Remember, you’ve got the breakthrough action teams that have been out there working on stuff, the OE team, the execs, the steering group. They’ve been interacting and briefed on this. They’ve gone to work, they’ve come up with stuff, and now you’re at the point where they’re ready to make their recommendations, but not yet. You have to prepare the executive team. These are the actual slides that I use. This is the conversation that I have sometimes in a half-day workshop with the decision-makers. I go back to the life cycle. You know, I talk about how this life cycle represents not only the life cycle of a product or the life cycle of a business but also the life cycle of the ideas, paradigms, and the ways that people understand the business that they’re in or the way we’re going to do business, and even the processes and procedures. Everything that you’re counting on right now is somewhere on that life line. The reason you’ve needed breakthrough thinking rather than traditional thinking is that these particular kinds of issues or problems will not be solved by the same level of thinking that created them, as Einstein said. Now, what you need to do is, in a sense, go back to zero and ask yourself, “Okay, who are we now, and what are we trying to accomplish? What if we didn’t have any of these things? What if we didn’t have this organization, or these people, or this structure, or these procedures, or even these products? How would we be organized?” It’s that kind of wiping the slate clean mentally to get ready for new ideas.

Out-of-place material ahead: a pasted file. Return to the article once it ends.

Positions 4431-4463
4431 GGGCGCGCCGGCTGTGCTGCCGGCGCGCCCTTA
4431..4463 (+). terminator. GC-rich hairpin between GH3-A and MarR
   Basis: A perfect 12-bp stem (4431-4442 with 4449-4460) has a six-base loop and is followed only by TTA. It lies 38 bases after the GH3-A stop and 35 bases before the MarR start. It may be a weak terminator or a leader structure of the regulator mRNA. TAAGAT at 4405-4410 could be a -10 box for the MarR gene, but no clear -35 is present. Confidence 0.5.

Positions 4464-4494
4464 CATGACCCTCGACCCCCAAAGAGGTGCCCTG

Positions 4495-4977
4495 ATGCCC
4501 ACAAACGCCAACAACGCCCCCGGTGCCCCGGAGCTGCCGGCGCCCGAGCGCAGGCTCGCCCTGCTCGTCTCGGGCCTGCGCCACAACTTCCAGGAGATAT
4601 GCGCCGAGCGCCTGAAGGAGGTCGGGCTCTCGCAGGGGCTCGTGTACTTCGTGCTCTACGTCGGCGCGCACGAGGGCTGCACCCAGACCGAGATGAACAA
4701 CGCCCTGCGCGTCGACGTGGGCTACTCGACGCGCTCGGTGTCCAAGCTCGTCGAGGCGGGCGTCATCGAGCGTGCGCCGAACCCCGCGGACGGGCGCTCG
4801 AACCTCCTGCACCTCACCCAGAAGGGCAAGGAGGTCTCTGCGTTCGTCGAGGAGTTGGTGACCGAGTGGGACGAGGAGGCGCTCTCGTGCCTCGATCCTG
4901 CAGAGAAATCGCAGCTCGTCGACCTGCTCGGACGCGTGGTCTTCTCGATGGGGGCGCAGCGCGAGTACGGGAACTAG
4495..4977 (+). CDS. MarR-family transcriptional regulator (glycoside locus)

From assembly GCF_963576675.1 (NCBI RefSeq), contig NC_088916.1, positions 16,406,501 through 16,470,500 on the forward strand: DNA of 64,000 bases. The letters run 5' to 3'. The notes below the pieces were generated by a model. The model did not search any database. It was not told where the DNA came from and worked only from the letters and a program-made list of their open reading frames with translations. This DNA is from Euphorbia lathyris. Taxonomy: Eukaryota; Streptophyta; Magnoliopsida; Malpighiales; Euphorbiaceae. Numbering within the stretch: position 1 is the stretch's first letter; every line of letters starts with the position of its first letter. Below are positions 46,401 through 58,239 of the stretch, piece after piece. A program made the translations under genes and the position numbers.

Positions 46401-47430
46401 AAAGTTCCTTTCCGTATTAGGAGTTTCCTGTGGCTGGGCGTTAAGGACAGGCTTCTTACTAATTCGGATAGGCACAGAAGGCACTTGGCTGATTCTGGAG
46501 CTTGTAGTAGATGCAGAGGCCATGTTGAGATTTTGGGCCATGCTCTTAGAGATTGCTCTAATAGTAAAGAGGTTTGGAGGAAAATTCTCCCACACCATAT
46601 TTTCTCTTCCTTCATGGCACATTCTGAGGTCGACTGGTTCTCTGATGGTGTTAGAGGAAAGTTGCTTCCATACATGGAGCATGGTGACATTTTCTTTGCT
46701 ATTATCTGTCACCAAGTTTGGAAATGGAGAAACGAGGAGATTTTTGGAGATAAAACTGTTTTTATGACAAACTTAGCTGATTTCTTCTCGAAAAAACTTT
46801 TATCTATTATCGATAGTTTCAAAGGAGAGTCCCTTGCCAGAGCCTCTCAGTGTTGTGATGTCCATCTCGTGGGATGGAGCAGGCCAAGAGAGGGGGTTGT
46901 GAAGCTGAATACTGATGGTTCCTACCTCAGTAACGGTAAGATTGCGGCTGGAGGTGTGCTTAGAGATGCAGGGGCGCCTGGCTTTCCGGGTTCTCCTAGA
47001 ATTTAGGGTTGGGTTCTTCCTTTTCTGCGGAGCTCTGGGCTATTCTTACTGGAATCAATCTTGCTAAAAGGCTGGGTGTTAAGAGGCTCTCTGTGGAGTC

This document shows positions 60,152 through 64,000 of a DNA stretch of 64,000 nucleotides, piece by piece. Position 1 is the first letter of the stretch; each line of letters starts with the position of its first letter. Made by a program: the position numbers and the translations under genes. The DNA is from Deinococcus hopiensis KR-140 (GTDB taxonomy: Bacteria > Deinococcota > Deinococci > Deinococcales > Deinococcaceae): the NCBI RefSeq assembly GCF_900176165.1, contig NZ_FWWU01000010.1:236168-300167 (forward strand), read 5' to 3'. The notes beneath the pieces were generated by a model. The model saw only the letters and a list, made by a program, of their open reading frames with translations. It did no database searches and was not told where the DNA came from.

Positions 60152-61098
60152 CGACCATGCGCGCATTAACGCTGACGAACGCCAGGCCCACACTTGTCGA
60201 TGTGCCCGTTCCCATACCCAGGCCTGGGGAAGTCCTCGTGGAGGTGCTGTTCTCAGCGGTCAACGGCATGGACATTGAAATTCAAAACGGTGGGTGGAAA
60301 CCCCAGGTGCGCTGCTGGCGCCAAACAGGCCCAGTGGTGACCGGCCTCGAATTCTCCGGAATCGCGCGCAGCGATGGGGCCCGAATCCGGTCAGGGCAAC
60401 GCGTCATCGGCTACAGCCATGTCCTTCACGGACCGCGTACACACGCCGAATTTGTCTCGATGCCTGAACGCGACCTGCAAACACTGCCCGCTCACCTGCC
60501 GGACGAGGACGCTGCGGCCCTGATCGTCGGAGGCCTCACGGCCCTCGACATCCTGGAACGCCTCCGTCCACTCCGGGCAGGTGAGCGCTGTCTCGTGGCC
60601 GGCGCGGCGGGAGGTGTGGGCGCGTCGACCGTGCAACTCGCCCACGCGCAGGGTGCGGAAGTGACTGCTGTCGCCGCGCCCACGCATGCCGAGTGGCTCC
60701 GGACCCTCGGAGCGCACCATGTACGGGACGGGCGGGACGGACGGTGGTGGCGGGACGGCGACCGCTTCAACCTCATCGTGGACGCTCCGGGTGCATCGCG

It’s needed. What’s needed is to create what I call a breakthrough curve. Go back and look at the video on the life cycle and make sure you understand this. This is what I would do with my clients: get them ready to not only receive the breakthrough curve but to champion it, to get behind it. They’ll end up taking credit for it, basically. But that’s okay. The other thing I do is I talk about different kinds of change. There’s first-order change, which is incremental change, like where things are now and where they need to be later. We make small steps to get there. Kaizen continuous improvement is absolutely essential for any healthy organization to know how to move things forward. It requires a stable environment and very simple change that’s not very complex but is possible to do with minimal impact on the organization. Another is planned change. This is what’s called change management, as you’ll see in one of my videos. The only problem with change management is it rarely works. It doesn’t get you the change that you’re after. Why? Because it doesn’t fundamentally grapple with the paradigms inside that are actually producing the problems. But this is what managers and leaders prefer because it gives the illusion of control, and see, chaos is the enemy.